Rave: Patio Season

All of us here on the fourth floor live for patio season – and thankfully it’s just around the corner. (May is going to bring nicer weather, we know it). In celebration of the return of our favourite warm weather activity, we want to share some of our top patio picks from across the city, neighbourhood by neighbourhood. Enjoy!


The Ceili Cottage, located at 1301 Queen St. E., is a cute Irish pub/restaurant in Leslieville. The patio seats up to 60 people, and with its street-side location, it’s just the right spot for conversation, people watching, and enjoying the weather!

Archeo is a lovely little restaurant in Toronto’s Historic Distillery District at 55 Mill St. Its classic patio is a sheltered oasis with foliage, flowers and cobblestone underfoot. We love this spot best for a Sunday brunch with friends and family. Afterward, take a stroll around to explore art galleries, shops and stunning historic buildings.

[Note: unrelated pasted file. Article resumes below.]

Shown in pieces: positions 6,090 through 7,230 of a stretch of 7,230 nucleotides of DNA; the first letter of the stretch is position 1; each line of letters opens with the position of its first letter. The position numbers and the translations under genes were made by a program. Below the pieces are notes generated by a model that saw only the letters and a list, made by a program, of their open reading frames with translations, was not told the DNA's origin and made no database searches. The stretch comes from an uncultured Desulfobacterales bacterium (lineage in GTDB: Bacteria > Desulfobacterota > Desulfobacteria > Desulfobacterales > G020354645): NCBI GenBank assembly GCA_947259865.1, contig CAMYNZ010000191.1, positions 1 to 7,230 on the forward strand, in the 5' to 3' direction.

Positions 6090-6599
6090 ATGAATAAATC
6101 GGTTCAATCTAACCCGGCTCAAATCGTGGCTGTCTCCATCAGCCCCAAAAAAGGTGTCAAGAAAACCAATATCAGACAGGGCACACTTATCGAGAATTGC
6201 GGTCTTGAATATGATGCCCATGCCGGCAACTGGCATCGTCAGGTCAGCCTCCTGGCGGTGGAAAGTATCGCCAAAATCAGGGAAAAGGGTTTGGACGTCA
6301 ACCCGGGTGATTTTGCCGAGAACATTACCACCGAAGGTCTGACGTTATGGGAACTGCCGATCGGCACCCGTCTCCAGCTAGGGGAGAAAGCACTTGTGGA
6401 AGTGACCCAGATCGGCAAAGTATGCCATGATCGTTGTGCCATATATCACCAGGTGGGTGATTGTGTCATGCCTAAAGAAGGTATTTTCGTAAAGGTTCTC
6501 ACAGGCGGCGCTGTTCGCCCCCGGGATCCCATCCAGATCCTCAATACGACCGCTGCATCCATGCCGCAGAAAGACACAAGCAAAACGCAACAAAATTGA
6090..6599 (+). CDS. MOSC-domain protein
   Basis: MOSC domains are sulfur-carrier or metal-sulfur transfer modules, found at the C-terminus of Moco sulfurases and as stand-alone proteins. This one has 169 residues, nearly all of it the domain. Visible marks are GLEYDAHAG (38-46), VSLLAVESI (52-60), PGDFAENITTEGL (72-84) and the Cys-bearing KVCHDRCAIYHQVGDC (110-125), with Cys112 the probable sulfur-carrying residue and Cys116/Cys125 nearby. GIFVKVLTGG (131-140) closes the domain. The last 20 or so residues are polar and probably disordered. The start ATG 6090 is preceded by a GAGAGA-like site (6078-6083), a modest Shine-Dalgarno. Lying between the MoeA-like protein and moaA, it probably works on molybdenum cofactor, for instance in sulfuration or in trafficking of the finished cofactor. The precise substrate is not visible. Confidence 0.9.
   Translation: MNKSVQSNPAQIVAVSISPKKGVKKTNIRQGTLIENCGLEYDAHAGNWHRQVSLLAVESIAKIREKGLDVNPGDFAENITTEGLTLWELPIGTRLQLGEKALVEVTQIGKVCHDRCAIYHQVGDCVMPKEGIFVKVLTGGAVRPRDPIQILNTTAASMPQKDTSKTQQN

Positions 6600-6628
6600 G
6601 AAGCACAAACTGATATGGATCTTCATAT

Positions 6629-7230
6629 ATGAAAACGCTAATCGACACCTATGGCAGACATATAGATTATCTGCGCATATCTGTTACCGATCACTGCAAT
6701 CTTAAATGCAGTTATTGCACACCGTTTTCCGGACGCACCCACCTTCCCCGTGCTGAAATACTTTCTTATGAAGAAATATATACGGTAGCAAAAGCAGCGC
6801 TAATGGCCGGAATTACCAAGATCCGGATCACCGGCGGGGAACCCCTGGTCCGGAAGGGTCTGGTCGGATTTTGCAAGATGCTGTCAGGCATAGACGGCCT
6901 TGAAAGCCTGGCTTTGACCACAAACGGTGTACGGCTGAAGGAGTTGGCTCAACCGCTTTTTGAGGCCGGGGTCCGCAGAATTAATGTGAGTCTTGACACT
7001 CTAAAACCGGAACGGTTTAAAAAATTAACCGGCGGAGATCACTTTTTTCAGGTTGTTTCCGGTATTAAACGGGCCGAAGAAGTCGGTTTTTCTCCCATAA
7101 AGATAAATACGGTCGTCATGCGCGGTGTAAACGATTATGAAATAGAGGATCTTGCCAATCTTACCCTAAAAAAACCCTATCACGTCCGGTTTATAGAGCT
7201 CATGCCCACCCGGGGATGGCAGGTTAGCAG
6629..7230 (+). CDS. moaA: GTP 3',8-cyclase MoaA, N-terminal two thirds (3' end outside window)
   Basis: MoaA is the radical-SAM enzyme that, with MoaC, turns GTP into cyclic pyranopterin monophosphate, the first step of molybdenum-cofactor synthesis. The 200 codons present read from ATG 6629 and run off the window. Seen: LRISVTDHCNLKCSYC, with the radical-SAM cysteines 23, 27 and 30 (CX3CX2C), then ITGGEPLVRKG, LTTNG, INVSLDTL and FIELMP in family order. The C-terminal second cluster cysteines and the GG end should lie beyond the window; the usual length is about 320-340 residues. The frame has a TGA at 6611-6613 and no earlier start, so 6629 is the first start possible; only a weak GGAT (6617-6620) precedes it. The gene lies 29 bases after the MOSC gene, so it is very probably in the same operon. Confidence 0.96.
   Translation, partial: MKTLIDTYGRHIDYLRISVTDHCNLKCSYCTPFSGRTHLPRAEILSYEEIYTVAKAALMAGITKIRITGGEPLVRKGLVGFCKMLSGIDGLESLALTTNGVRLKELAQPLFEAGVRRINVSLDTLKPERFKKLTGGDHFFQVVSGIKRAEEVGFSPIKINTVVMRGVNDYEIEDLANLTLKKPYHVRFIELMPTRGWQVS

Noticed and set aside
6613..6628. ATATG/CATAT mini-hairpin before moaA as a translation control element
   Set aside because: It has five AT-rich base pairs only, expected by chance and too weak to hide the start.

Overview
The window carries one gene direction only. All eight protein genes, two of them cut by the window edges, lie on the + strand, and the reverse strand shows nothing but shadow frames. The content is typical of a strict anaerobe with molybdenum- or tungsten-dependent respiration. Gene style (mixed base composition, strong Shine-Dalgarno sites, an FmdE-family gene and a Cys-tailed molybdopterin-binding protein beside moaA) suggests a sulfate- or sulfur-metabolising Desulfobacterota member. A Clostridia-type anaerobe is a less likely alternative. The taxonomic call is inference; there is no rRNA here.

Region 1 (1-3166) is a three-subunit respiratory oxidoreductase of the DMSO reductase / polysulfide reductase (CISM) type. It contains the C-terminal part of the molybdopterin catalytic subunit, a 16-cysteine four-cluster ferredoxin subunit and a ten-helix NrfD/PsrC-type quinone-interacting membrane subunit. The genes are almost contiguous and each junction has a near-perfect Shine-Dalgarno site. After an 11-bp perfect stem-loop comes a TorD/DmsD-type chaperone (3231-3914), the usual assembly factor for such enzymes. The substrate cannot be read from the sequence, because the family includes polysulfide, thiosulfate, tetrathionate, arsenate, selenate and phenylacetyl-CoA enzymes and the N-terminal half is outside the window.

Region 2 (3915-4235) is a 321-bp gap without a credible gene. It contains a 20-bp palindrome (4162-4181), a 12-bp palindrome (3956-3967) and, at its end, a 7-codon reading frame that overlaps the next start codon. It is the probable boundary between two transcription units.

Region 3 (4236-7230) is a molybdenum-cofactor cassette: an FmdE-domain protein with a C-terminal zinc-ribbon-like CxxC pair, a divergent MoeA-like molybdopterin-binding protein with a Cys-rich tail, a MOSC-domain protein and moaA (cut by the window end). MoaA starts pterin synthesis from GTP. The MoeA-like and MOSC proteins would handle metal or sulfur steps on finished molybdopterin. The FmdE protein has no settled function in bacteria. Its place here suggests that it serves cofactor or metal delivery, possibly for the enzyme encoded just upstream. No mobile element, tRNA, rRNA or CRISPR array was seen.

The Rushton is a cozy, neighborhood-oriented, French-inspired bistro at 740 St. Clair Ave. W., with a sweet little side patio. Such a lovely, intimate spot for a romantic date night. Enjoy wine and fresh cuisine on a warmer summer night here.

Safari Bar Grill located at 1749 Avenue Road this restaurant boats one of North Toronto’s largest patios – and it’s fully heated with retractable awnings and surrounded by beautiful flowers. Known for delicious food, specialty beers and an outstanding wine list with over 150 premium wines, this patio is a perfect place to go for a weekend lunch or dinner with family or friends.


The Drake Hotel, of course. As you may know, we are lucky enough to have The Drake Hotel as our client, and they have THE coolest rooftop and ground patios in the city. These patios are fun for brunch, after-work drinks or a late night out on the town. Try out one of their seasonal menu items – they are constantly changing, but always delicious!

Vivoli is a classic Italian restaurant located in the heart of Little Italy at 665 College Street. Vivoli has three patios (one rooftop and two street side), making it an amazing spot to head for a pitcher of sangria and tasty authentic Italian pizza, straight from their wood-burning oven. Planning a birthday dinner? Definitely call to book a reservation here!